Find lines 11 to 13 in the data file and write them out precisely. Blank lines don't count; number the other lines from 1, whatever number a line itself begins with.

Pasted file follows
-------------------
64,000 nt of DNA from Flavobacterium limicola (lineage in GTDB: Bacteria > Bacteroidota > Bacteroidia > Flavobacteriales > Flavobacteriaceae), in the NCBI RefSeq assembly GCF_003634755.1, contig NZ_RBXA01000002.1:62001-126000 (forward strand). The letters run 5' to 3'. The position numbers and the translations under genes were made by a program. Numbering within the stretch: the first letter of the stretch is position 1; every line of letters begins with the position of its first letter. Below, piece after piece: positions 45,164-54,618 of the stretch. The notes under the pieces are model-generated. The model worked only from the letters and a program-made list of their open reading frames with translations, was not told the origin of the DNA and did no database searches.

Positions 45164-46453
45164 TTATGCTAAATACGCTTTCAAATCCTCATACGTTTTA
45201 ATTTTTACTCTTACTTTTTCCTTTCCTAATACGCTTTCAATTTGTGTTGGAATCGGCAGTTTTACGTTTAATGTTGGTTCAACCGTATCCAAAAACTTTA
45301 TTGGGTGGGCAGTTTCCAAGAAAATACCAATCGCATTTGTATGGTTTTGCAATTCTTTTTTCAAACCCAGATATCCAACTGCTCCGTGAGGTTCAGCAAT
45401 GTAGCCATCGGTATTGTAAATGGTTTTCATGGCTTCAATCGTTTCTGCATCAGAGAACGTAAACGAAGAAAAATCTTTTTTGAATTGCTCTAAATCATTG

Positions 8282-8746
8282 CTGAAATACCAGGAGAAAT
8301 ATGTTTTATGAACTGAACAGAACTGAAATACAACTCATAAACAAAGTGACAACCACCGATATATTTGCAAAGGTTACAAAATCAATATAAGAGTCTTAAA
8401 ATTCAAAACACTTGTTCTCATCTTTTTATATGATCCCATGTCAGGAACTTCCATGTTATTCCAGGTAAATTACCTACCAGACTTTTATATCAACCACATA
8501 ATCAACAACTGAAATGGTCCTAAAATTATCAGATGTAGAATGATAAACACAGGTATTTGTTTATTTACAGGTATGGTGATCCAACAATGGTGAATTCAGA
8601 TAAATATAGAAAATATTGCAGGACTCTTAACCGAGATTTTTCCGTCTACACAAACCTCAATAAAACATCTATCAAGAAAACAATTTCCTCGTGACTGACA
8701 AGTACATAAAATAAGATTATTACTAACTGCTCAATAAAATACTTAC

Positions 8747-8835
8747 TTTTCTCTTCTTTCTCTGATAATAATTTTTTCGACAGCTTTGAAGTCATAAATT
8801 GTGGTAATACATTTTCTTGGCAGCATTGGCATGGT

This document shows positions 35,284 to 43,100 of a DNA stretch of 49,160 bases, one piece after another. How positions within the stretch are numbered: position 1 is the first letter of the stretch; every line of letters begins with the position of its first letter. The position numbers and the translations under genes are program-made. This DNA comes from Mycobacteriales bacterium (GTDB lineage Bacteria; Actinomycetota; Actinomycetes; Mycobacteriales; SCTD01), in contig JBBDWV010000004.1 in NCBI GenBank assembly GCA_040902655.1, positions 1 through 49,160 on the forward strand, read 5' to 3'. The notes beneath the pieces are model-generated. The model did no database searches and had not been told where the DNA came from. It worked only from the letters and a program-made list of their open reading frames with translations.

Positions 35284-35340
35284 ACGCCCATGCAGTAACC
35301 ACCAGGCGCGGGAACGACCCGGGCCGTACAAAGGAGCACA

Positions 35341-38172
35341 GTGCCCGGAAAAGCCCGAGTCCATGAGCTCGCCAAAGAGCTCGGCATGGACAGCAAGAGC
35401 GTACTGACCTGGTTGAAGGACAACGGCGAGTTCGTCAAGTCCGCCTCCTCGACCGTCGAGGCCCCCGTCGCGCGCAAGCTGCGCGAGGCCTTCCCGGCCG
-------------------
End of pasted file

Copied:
8501 ATCAACAACTGAAATGGTCCTAAAATTATCAGATGTAGAATGATAAACACAGGTATTTGTTTATTTACAGGTATGGTGATCCAACAATGGTGAATTCAGA
8601 TAAATATAGAAAATATTGCAGGACTCTTAACCGAGATTTTTCCGTCTACACAAACCTCAATAAAACATCTATCAAGAAAACAATTTCCTCGTGACTGACA
8701 AGTACATAAAATAAGATTATTACTAACTGCTCAATAAAATACTTAC